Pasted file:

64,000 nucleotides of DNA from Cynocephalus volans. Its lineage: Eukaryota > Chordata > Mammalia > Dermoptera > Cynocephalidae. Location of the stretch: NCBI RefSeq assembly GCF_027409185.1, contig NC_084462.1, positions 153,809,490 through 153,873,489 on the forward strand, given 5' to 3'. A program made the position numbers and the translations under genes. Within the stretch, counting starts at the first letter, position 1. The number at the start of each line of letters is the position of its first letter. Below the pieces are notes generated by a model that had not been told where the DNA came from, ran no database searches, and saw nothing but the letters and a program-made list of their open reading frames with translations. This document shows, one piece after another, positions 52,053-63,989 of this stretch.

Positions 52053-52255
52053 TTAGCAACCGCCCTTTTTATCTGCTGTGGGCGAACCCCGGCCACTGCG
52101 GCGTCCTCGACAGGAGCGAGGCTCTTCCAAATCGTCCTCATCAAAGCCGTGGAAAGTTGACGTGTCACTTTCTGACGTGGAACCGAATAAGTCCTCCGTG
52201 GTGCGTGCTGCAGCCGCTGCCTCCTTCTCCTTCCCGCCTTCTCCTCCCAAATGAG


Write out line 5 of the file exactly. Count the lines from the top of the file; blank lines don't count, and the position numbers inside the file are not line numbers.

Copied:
52201 GTGCGTGCTGCAGCCGCTGCCTCCTTCTCCTTCCCGCCTTCTCCTCCCAAATGAG